United Nations


General Assembly

Distr. GENERAL  

4 October 1995


Fiftieth session
Agenda item 20 (b)


Special assistance to countries receiving
refugees from Rwanda

Report of the Secretary-General


  Paragraphs  Page

I.  INTRODUCTION .........................................1 - 22

II.  GREAT LAKES REGION ...................................3 - 42

III.  REPUBLIC OF BURUNDI ..................................5 -133

IV.  REPUBLIC OF UGANDA ...................................14 -174

V.  UNITED REPUBLIC OF TANZANIA ..........................18 - 295

VI.  REPUBLIC OF ZAIRE ....................................30 -417

VII.  CONTRIBUTIONS BY MEMBER STATES .......................42 -479

VIII.  CONCLUDING OBSERVATIONS ..............................48 -5010

95-29870 (E)   201095/...

1.  The present  report is submitted pursuant to General Assembly resolution
49/24 of  2  December 1994  on  special  assistance to  countries  receiving
refugees from Rwanda.  In that resolution, the  General Assembly, bearing in
mind the  serious crisis which  had shaken Rwanda  to its very  foundations,
expressed its  deep concern  about the  grave social,  economic, health  and
ecological impact of  the massive and unexpected presence of refugees in the
neighbouring countries.  It commended  the Governments  of Burundi,  Uganda,
the United Republic of Tanzania and Zaire for the sacrifices which they  had
made and for their  continuing commitment to do  their utmost to  assist the
refugees from  Rwanda, notwithstanding the  constraints which their  limited
resources placed on them, and urged  all States, intergovernmental and  non-
governmental  organizations,  and  international  financial and  development
institutions to  provide all  financial, technical  and material  assistance
possible  with a view to facilitating the restoration  of the basic services
destroyed in  the countries  receiving refugees  from Rwanda.   The  present
report  has been prepared  on the basis of  information received from United
Nations offices  in Burundi,  Uganda, the  United Republic  of Tanzania  and
Zaire by the end of August 1995.

2.  Despite progress made to normalize the country, the situation in  Rwanda
remains fragile.   Some 1.8 million Rwandan  refugees are still outside  the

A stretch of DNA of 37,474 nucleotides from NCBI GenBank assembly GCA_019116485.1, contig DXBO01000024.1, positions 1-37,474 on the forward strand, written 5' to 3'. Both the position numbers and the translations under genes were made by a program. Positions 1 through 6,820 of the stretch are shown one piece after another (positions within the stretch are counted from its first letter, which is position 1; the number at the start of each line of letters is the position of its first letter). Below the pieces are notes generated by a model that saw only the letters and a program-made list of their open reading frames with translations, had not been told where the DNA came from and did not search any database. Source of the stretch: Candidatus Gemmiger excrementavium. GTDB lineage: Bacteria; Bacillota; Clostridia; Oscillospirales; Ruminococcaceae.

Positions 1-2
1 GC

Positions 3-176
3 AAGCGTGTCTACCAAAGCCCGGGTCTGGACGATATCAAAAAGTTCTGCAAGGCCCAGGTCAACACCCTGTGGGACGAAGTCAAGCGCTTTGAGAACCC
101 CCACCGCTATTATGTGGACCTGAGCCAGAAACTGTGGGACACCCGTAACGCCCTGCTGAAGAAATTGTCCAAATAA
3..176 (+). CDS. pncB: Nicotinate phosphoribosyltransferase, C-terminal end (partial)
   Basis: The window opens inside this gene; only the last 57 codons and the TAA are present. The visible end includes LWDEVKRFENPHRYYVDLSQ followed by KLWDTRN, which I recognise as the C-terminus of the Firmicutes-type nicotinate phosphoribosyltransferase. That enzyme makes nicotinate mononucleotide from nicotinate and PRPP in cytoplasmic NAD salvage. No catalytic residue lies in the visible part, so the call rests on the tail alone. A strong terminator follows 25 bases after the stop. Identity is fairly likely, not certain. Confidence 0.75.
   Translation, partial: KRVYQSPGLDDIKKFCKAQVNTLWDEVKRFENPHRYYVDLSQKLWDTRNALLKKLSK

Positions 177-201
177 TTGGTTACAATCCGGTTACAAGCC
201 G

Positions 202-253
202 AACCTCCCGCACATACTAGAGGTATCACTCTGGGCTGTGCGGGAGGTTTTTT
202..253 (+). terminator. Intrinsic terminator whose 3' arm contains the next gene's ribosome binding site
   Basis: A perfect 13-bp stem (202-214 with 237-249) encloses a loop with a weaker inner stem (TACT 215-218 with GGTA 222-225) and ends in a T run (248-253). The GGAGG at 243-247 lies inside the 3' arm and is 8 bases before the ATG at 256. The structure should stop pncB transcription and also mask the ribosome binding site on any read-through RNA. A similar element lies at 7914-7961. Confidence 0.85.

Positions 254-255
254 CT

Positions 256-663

country.      Continued   insecurity   prevents   their   repatriation   and
resettlement. The  presence of  military forces  and militia  of the  former
Government  among the refugees  has intimidated  them and  poses an external
threat to  the current Government  of Rwanda.   These forces  have allegedly
been  rearmed  and  retrained  in  neighbouring   countries.    The   forced
repatriation of refugees from Zaire to Rwanda and  Burundi between 19 and 23
August  1995 attested  to  the danger  and destabilizing  effects of  such a
large presence of refugees  close to Rwanda's borders.  It is an  indication
that the neighbouring countries, which have  been shouldering a heavy burden
by providing asylum to the refugees, have reached a limit.


3.    The Regional  Conference  on  Assistance  to  Refugees, Returnees  and
Displaced Persons in the  Great Lakes Region  was held at Bujumbura from  12
to 17 February 1995.   Organized and chaired jointly by the Organization  of
African Unity (OAU)  and the Office of  the United Nations High Commissioner
for Refugees  (UNHCR), the Conference discussed  the issue  of assistance to
countries receiving  refugees from Rwanda.   The United Nations  Development
Programme (UNDP) was  requested to hold  a round  table of  donors aimed  at
tackling the  problems  of zones  that  were  seriously affected  by  damage
resulting  from the presence  of refugees  and displaced  persons within the
Great Lakes region, in  order to coordinate the  necessary action within the
framework of an integrated approach.

4.  UNDP sent an  exploratory mission to the region from  9 April to  23 May
1995.  It examined, in  particular, the impact of  the refugees' presence on
the environment,  and established that extensive  damage had  been caused to
the  ecosystems in  areas  of the  Kivu  region  of  eastern Zaire  and  the
wetlands  of the  Kagera River  basin in  the  United Republic  of Tanzania.
Small  projects  initiated by  UNHCR  and  the  German Technical  Assistance
Corporation (GTZ)  to mitigate the impact  of firewood  cutting, and another
by  UNHCR  in  cooperation  with the  International  Fund  for  Agricultural
Development (IFAD)  to  repair the  damage  on  the environment,  have  been
overwhelmed by the  sheer magnitude of  the refugee  problem in the  region.
UNDP  has  concluded  that  the  environmental  dimension   of  the  refugee
situation merits  and inter-agency assessment  to establish long-term  needs
and assistance to the affected countries.


5.   At the  time that the Rwandan refugees  moved into Burundi, the country
had already been suffering the effects of its  own October 1993 crisis, with